The performed evaluation has been carried out over parking facilities with just one floor, but many parking facilities have several levels. In order to handle such multi-storey parking facilities, the proposed method could be modified by considering that, in the same way that happens with the distances from the POEs, parking levels are not equally favoured by users due to the difference of distances from the level/s of the entrance/s. Thus, the proposal here presented can be modified by replicating the CA-based model at each level depending on its POEs, and changing the driver-assistance system so that it computes the recommendations by assigning lower probabilities to those levels that are more distant from the level/s of the entrance/s.
The conclusion of the above analysis is that the proposed parking service based on both forecast and availability of information from users’ smartphones improves the user experience of customers through the parking recommendation and the reminder of the location of their parked vehicles. In addition, it is also demonstrated that the system is energy-saving because the route of each vehicle to find a preferred available parking space is shorter.

5. Conclusions

This work introduces an optimized mechanism for finding available indoor parking spaces using a CA-based mechanism and a mobile application that takes advantage of a combination of wireless technologies. The proposal is a complete service that helps the driver to find an available parking space more quickly, and offers an orientation service to take him/her to his/her parked vehicle. The proposed predictive tool is based on a modified version of the game of life to forecast the behaviour of vehicles inside the parking facility. The designed tool uses a mobile application based on QR codes, NFC tags and/or BLE beacons to provide the CA-based model with real data of parking occupancy. On the one hand, the server application offers an availability forecast based on estimated and actual occupancy of parking spaces. On the other hand, the mobile application helps the final user to find the recommended parking space quickly. From the results of experimentation, it has been found that the proposal achieves substantial improvements for smart parking in indoor installations in terms of reducing the time and traversed distance to find an available parking space, so the conclusion is that the proposal is more convenient than the conventional opportunism system and other previous methods. As part of work in progress, when the system is fully implemented in practice, true and false positives and negatives could be used as metrics to identify other influencing factors and possible random behaviour, and improve the model to forecast available spaces with higher precision. In addition, the system can also be enhanced with the addition of a tool to estimate the probability that an available parking space at a suggested location gets filled up before arrival, and to forecast future demand for parking spaces.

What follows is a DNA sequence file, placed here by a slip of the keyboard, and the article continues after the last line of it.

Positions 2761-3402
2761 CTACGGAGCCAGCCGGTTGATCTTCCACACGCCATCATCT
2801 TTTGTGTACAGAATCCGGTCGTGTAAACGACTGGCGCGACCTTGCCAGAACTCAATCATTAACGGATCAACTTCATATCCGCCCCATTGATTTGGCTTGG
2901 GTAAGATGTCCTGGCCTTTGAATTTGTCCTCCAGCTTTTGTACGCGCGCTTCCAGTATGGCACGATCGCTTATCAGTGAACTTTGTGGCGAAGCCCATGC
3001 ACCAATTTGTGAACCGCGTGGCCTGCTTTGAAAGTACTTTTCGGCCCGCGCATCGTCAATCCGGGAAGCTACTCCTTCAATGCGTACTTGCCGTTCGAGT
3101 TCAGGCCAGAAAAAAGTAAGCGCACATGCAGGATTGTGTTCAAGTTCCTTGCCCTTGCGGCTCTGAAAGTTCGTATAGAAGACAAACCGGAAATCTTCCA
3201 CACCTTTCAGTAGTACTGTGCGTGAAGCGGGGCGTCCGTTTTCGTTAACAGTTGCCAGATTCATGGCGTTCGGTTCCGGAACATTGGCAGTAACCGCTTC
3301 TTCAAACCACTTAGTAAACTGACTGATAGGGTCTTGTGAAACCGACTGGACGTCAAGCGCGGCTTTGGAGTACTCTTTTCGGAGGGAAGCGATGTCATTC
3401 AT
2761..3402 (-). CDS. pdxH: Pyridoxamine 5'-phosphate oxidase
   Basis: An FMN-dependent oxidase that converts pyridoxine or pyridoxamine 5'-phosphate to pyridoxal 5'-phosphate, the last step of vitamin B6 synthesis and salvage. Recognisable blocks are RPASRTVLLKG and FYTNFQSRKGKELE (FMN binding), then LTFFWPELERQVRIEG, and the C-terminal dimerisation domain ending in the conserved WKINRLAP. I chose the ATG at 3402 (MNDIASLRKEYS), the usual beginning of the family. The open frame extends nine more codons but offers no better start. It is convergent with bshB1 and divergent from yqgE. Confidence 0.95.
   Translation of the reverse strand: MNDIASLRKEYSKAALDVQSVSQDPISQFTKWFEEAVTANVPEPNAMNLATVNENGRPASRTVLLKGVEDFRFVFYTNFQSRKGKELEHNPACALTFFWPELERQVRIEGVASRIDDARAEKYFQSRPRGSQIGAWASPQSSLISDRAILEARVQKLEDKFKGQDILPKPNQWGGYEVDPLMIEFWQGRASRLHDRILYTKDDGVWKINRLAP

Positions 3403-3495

Research was supported by the projects RTC-2014-1648-8, TEC2014-54110-R, MTM-2015-69138-REDT and DIG02-INSITU.

Author Contributions

All of the authors conceived the system, developed the algorithms and wrote the paper. Cándido Caballero-Gil and Jezabel Molina-Gil performed the experiments. Pino Caballero-Gil revised the work.

Conflicts of Interest

The authors declare no conflict of interest.


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Figure 1. Photos of the progress of actual parking occupancy.
Figure 1. Photos of the progress of actual parking occupancy.
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Figure 2. Game of life.
Figure 2. Game of life.
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Figure 3. Low-cost indoor parking system.
Figure 3. Low-cost indoor parking system.
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Figure 4. High-level architecture of the indoor parking system.
Figure 4. High-level architecture of the indoor parking system.
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Figure 5. Example of parking facility with nine Bluetooth Low Energy (BLE) beacons.
Figure 5. Example of parking facility with nine Bluetooth Low Energy (BLE) beacons.
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Figure 6. Rules defining occupancy and release for each stage.
Figure 6. Rules defining occupancy and release for each stage.
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Figure 7. Simulation of cellular automata (bottom) to forecast the progress of parking occupancy (top) using Matlab.
Figure 7. Simulation of cellular automata (bottom) to forecast the progress of parking occupancy (top) using Matlab.
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Figure 8. (b) Simulation of (a) parking facility with four Point Of Exit (POEs).
Figure 8. (b) Simulation of (a) parking facility with four Point Of Exit (POEs).
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Figure 9. Efficient (green) and inefficient (red) routes to find an available parking space. (a) in ( 8 , 3 ) ; (b) in ( 4 , 2 ) .
Figure 9. Efficient (green) and inefficient (red) routes to find an available parking space. (a) in ( 8 , 3 ) ; (b) in ( 4 , 2 ) .
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Figure 10. Example of times to find an available parking space. (a) chart; (b) simulated parking.
Figure 10. Example of times to find an available parking space. (a) chart; (b) simulated parking.
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Figure 11. Average time to find an available parking space.
Figure 11. Average time to find an available parking space.
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Figure 12. Comparative analysis.
Figure 12. Comparative analysis.
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Caballero-Gil, C.; Caballero-Gil, P.; Molina-Gil, J. Cellular Automata-Based Application for Driver Assistance in Indoor Parking Areas
. Sensors 2016, 16, 1921.

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Caballero-Gil C, Caballero-Gil P, Molina-Gil J. Cellular Automata-Based Application for Driver Assistance in Indoor Parking Areas
. Sensors. 2016; 16(11):1921.

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Caballero-Gil, Cándido, Pino Caballero-Gil, and Jezabel Molina-Gil. 2016. "Cellular Automata-Based Application for Driver Assistance in Indoor Parking Areas
" Sensors 16, no. 11: 1921.